# Why is neodymium the most paramagnetic lanthanide?

My textbook says that paramagnetism rises to a maximum in neodymium.

I don't understand how gadolinium has 8 unpaired electrons, whereas neodymium has only 4. Shouldn't paramagnetism be higher in gadolinium?

Has this got anything to do with the magnetic moment associated with orbital angular momentum?

The magnetic moment of many d-metal ions can be calculated by using the spin-only approximation because the strong ligand field quenches the orbital contribution. But, for the lanthanoids, where the spin orbital coupling is strong, the orbital angular momentum contributes to the magnetic moment, and the ions behave like almost free atoms. Therefore, the magnetic moment must be expressed in terms of the total angular momentum quantum number J: $$\mu = g_J{\{J(J+1)\}}^{1/2}\mu_B$$ where the Landé g-factor is $$g_J=1+\frac{S(S+1)-L(L+1)+J(J+1)}{2J(J+1)}$$ and $\mu_B$ is the Bohr Magneton.
Old question, but what is your textbook? Gadolinium is ferromagnetic just below room temperature and the most paramagnetic just above. Looking at this table we extract $$\begin{array}{rl}\text{Metal}&\chi_M/10^{-6}\text{cm}^3\text{mol}^{-1}\\\hline \text{La}&95.4\\ \text{Ce}&2500\\ \text{Pr}&5530\\ \text{Nd}&5930\\ \text{Pm}&\cdots\\ \text{Sm}&1278\\ \text{Eu}&30900\\ \text{Gd}&185000\\ \text{Tb}&170000\\ \text{Dy}&98000\\ \text{Ho}&72900\\ \text{Er}&48000\\ \text{Tm}&24700\\ \text{Yb}&67\\ \text{Lu}&182.9\\ \end{array}$$ The Gadolinium result is quoted at $$350 \text{ K}$$ so as not to be too close to its Curie point. So Gd is in fact the most paramagnetic at temperatures where it's not actually ferromagnetic. You should not think of lanthanide metals as atoms because they are most typically $$+3$$ ions with the $$6s$$ electrons at least stripped from the atoms. Europium and Ytterbium maybe as $$+2$$ ions and Ce and Tb perhaps as $$+4$$ ions to achieve half- or fully-filled $$4f$$ orbitals.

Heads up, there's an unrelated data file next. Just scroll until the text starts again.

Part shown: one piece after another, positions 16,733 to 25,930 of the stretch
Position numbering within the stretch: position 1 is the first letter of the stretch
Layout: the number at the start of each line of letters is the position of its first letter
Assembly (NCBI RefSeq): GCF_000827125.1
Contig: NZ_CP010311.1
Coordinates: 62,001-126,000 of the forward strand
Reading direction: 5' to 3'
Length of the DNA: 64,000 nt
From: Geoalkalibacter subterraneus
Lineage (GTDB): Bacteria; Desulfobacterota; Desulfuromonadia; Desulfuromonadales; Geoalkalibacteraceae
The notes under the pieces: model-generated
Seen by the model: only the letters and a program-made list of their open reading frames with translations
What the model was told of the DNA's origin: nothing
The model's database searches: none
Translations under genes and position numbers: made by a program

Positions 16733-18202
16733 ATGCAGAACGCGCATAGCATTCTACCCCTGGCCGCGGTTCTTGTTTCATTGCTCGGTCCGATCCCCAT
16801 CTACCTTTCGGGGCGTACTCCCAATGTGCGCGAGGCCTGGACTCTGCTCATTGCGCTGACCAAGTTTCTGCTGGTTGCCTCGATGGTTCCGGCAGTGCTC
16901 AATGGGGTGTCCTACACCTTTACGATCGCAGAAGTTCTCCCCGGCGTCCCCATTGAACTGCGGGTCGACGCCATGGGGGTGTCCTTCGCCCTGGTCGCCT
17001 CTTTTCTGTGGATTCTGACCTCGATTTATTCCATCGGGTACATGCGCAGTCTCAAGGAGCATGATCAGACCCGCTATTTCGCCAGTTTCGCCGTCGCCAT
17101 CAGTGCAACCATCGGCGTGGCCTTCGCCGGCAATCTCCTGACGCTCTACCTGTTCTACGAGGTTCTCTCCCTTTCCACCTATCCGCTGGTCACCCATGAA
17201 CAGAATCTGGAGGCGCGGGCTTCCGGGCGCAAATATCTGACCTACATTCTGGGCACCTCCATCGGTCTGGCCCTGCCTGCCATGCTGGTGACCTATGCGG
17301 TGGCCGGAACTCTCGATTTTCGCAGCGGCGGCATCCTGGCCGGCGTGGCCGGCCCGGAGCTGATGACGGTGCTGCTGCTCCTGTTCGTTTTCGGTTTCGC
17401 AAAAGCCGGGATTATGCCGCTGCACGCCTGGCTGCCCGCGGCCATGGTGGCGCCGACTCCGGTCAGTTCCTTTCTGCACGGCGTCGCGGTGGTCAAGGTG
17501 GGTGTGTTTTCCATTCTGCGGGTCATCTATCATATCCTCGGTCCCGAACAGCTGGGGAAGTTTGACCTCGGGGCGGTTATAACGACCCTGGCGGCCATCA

So your count should be $$2$$ unpaired electrons for Nd and $$7$$ for Gd.